The kid at the bus stop was obviously wasted. He wobbled from one foot to the next like the gravity that held him was a bit drunk too, and couldn’t quite catch onto his feet when they hit the road. I leant my back against the wall and hunched my head over the screen of my phone, aware that he was going to speak to me eventually.
– Hey man, do you know when the next bus into Greenwich is?
We were about twenty minutes walk out from Greenwich, but right enough he looked in no shape to walk. It was ten or eleven at night. He must have been seventeen or so. His voice was forced-casual, a slightly nervous kid trying to sound like he said hey man to strangers at bus stops all the time.
I pulled up a bus tracker on my phone and gave him the information. It would be here in five minutes. This didn’t seem to register. He was looking at me; my leather jacket I suppose, my facial hair and necklaces and black jeans. My fashion sense hasn’t matured a lot in the last ten years, so I look a lot like what a drunk teenager in a band t-shirt thinks they’ll look like when they’re a bit older. Most of them will think better of it. They’ll cut their hair.
– You and me, man, we’re the long-haired guys!
I couldn’t disengage back into my phone in the face of his keenness. I looked up and gave him a nod. Said something.
– You’re cool. I wish more people had long hair like us, said the kid. I’m sorry to keep calling him a kid. He was around the age of majority and I certainly don’t mean to condescend. But you’ve never seen a young man who was more of a boy.
Why, I asked him. Why shouldn’t we be the only ones?
– Because people say, like, they think it’s just for girls and that, he said. I should have said something positive about gender normativity. I did, sort of.
– Fuck ‘em, I said. Let them think what they like.
Our repartee stalled a little. He apologised for being so drunk and asked me if I drank. I said I did, sometimes, and I hoped he’d had a good night. I checked the bus tracker. We were waiting for the same bus, but I was meeting someone off it, not getting on. The kid wandered over to the bus stop pole and scuffed his trainers against it. He wobbled back.
– Hey man, do you smoke crow?
New slang on me, but not hard to guess. I said I didn’t, and I think his opinion of me fell a notch. Which left it pretty high, still. We were the long-haired guys.
– Man, I’ve been smoking that shit, since. I’ve been smoking that shit for, fucking. Five years.
Maybe he was older than I’d thought; maybe he started young; maybe he added a year or two on to sound cool; maybe all three.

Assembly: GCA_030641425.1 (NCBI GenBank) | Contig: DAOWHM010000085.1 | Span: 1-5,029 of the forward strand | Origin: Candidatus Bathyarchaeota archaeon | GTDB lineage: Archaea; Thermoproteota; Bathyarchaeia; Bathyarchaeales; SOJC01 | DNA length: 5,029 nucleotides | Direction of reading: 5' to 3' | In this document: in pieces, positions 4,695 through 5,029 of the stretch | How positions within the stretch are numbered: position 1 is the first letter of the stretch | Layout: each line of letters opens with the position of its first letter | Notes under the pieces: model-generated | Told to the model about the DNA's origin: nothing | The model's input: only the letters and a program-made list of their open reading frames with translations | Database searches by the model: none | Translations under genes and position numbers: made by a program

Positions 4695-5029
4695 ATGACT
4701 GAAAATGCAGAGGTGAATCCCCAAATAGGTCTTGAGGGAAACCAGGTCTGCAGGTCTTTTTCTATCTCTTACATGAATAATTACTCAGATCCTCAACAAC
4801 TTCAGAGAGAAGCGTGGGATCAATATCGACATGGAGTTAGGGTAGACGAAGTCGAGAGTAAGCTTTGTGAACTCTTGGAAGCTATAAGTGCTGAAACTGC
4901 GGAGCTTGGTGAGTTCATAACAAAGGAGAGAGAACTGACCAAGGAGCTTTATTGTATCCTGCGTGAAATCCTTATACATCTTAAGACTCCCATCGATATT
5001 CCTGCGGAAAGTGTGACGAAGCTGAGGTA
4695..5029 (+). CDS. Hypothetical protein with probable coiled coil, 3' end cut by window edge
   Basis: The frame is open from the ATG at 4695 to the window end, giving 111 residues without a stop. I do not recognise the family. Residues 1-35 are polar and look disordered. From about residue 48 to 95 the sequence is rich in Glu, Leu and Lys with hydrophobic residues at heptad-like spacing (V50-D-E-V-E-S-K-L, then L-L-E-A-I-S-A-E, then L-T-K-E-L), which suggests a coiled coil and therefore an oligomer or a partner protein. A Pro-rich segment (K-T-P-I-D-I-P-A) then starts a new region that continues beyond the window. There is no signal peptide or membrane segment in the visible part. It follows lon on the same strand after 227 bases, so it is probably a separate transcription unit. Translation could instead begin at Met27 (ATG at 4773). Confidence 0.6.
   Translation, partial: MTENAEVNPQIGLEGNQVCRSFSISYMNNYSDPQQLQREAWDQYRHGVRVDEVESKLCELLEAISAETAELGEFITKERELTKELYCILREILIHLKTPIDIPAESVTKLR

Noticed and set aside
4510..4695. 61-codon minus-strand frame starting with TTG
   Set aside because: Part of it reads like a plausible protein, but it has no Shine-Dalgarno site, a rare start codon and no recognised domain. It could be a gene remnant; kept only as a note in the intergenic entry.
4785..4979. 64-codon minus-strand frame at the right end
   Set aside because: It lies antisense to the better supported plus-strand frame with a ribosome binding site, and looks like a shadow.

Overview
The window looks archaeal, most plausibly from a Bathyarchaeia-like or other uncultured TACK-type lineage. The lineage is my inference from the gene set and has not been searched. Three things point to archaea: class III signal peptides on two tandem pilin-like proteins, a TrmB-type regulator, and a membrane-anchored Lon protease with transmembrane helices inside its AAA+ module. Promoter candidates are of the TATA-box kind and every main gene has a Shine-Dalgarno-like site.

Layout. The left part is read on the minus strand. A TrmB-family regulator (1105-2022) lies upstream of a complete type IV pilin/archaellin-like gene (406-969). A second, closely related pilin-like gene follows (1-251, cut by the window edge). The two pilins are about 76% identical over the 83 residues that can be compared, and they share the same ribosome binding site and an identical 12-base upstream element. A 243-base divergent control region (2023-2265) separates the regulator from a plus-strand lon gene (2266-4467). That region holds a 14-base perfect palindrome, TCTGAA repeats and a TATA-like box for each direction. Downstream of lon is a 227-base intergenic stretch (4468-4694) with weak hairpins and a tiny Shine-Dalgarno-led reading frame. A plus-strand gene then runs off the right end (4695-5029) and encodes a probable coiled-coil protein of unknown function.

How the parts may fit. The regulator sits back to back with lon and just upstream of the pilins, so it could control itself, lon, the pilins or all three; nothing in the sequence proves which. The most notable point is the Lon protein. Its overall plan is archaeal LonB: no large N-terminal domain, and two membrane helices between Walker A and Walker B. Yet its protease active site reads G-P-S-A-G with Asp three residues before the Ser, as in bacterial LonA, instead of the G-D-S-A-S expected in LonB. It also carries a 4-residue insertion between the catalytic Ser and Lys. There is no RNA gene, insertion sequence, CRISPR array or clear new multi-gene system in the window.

– Man, I could smoke that shit all day. I wish I could smoke that shit all the time.
I made some crack about needing time to sleep, or something. His face was blank and I felt cruel and sardonic. I was making a joke of a deliberate misunderstanding and, in the words of Bill Watterson, the kid’s train of thought was still boarding at the station. The bus came around the corner.
– You’re cool, man. I wish more people were cool like you. That’s how he said goodbye. We touched fists and I told him to take it easy and get home safe.
“I think you should have smoked that crow,” said Benjamin Disraeli to me several days later. “They’re filthy, noisy birds. Do ‘em good to get a short sharp smoking.”
We were strolling by the banks of the river, cataloguing waterfowl. Disraeli must have had birds on the brain. “There’s one!” he yelled, spying a brace of coot. Our mutually-held manservant, Sir Launcelot the Brave, scurried over to take their picture for the scrapbook.
“I rather think you’ve missed the young gentleman’s use of colloquial language,” I told Dizzy. “Besides, that’s hardly the point. The point is…”
“That you got so excited about someone thinking you were ‘cool’ that you needed to announce it to the world under the guise of a weekly blog?”
“No, it’s that I…”
“That you needed an excuse to split a blog entry into a section where you used direct quotation marks, and one where you indicated speech transcription using the Francophone method of the long dash, favoured by James Joyce?
“Well, partly. But the thing i…”
“That this is somehow an elaborate introduction to that moving recording wherein you speculate on the constitutive activities of mustelid ownership?”
“No,” I said. “Definitely not that.”
Thankfully, I was spared the need to further recount or create my motivation for describing the scene above. Launcelot had spied a particularly wistful looking goose, and attempted to photograph it in monochrome. But he must have turned the Daguerrotype up too high. Instead of the picture turning black and white, the world had.
The three of us stared around at the newly greyscale Thames, and across at the gleaming towers of Canary Wharf. It was hard to see the difference, to be honest. Benjamin Disraeli muttered something about how disappointing rum babas would be without that piquant hint of yellowness in the cream. Sir Launcelot fiddled with the settings on his camera, and I shuddered lest he should trap us all inside an Instagram filter for eternity. Not X-Pro II, I begged the universe. It’s far too harsh. In the nearby seventeenth century, Christopher Wren was showing his young husband Christopher Robin around the planned site for the Royal Hospital for Seamen at Greenwich.
And I brushed my long hair behind the collar of my jacket, and thought how desperately glad I was that not everybody was just like me.